During their Baltimore show, Black Veil Brides captivated Chesapeake Employers Insurance Arena with an 11-song set that spanned seven different albums. Lead singer Andy Biersack, who looks like a cross between Cobra Kai actor Tanner Buchanan and international soccer star Christiano Ronaldo, moves about the stage and sings with an ease and confidence that is very Mick Jagger-esque.

While “Scarlet Cross,” “Fallen Angels” and “In the End” got the biggest pop from those in attendance, Black Veil Brides put on a highly-enjoyable showing that absolutely sent everyone happy. And probably exhausted. But definitely fulfilled.


Atreyu at Chesapeake Employers Insurance Arena

My first chance to cover Atreyu came when they visited Baltimore in November of 2021. My second chance to cover Atreyu came when they visited Baltimore in November of 2022, as the opening act for the Trinity of Terror tour.

It’s always a tough task to walk onto a cold and quiet stage as the opener, but Atreyu did a phenomenal job of setting the tone for the evening with a high-energy set that included several of the band’s biggest tracks and even a guest appearance from Zero 9:36, who joined the Orange County, California-based band on stage to perform their hit collaboration “Warrior.” And just when you thought you’d see it all, Atreyu decided to throw a curveball and play a little gag on the unsuspecting audience.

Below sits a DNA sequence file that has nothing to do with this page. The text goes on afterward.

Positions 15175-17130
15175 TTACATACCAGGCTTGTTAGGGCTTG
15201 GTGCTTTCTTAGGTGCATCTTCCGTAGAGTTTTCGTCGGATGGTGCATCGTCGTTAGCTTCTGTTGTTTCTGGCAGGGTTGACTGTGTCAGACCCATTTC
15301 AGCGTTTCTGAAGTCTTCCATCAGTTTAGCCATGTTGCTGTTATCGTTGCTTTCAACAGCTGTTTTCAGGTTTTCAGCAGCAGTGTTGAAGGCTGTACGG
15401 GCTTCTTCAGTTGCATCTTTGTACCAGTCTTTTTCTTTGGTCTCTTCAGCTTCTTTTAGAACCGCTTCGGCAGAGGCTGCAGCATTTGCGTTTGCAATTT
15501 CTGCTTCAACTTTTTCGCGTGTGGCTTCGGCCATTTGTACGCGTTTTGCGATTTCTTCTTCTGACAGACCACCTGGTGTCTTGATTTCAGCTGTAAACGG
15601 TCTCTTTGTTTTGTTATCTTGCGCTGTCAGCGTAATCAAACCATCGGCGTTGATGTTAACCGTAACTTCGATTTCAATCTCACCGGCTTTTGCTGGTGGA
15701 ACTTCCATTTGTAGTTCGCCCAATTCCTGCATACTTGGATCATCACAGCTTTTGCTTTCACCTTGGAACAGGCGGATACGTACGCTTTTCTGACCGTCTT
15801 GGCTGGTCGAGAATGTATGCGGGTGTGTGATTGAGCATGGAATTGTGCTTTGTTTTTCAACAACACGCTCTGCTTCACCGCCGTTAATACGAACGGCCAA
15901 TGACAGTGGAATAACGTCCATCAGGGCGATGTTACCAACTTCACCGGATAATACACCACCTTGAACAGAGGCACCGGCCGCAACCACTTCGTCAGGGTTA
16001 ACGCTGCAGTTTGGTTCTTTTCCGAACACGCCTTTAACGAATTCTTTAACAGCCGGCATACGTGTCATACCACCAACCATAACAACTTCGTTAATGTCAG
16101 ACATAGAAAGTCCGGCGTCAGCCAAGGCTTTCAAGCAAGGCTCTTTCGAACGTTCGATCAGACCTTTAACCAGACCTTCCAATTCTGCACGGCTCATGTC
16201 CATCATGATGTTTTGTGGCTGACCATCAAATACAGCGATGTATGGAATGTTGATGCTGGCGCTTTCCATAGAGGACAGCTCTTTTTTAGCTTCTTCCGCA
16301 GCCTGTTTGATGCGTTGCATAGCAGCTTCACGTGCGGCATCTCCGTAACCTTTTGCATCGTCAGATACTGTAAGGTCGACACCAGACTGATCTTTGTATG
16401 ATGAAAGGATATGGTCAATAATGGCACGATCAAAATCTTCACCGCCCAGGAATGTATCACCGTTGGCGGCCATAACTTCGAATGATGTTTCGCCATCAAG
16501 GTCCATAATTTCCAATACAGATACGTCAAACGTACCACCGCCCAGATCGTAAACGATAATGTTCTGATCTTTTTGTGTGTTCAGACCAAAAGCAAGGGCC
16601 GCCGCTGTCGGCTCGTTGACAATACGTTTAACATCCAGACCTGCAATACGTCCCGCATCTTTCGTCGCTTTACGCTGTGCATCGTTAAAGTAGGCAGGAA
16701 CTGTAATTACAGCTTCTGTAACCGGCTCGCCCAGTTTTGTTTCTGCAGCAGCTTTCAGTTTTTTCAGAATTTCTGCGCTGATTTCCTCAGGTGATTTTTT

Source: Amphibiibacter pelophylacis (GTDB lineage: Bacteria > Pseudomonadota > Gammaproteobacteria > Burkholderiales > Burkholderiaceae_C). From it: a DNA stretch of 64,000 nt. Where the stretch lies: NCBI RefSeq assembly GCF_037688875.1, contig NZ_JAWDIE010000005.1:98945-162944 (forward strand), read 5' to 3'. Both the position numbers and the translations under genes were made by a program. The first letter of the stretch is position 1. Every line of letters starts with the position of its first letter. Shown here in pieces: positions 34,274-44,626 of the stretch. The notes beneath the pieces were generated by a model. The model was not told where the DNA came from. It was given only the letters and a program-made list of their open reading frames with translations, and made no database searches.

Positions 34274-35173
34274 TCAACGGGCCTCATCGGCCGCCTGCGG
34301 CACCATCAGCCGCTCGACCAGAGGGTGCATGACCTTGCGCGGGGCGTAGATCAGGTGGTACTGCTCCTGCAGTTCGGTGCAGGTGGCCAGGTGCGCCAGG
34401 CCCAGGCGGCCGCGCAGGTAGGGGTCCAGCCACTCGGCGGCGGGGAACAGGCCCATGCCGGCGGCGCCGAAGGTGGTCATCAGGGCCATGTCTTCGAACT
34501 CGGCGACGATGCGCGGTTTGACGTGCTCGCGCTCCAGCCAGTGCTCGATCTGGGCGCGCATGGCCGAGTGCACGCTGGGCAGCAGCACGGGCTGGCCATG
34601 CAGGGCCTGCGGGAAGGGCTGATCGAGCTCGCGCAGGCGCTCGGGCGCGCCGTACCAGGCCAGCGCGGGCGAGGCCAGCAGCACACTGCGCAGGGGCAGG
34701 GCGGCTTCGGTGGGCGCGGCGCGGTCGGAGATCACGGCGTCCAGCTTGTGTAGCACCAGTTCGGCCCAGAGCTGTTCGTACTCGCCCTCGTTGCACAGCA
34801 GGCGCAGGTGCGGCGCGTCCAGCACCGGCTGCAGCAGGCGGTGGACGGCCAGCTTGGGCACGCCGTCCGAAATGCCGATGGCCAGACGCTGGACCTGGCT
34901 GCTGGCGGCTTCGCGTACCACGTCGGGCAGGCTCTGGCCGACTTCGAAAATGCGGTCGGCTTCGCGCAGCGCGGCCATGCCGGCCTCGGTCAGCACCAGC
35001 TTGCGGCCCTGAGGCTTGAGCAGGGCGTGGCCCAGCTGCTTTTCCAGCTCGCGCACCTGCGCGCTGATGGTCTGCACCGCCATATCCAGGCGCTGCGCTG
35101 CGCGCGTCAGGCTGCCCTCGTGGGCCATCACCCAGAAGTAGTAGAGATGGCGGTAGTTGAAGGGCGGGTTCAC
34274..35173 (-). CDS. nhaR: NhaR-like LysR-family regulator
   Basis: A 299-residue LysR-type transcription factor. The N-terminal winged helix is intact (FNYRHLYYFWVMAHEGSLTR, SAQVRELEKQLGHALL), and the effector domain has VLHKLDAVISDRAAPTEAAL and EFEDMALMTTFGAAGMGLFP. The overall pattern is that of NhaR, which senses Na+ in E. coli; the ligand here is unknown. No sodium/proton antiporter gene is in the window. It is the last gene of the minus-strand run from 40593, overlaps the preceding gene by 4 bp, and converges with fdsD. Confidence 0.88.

The band had a little fun with the crowd as they temporarily dove into Whitney Houston’s “I Wanna Dance With Somebody (Who Loves Me)” before lead singer Brandon Saller killed the bit and reminded everyone they were still at a heavy metal show. Atreyu then finished their portion of the evening with “Blow,” a fun throwback of a track that seemed like the perfect ending to an enjoyable set.

If this is now an annual event, I absolutely look forward to covering Atreyu for the third time when they visit Baltimore in November of 2023.


Nothing More at Baltimore Soundstage

Life on the road is tough. It’s infinitely tougher when you’re a band being told you can’t play your music. 

That’s where Nothing More found themselves when members of In This Moment fell ill and had to back out of a series of shows during their “Blood 1983” tour. While In This Moment was unable to perform, they same could not be said of Nothing More, who immediately let it be known that they were willing and able to play every show on their calendar — with or without the headliner.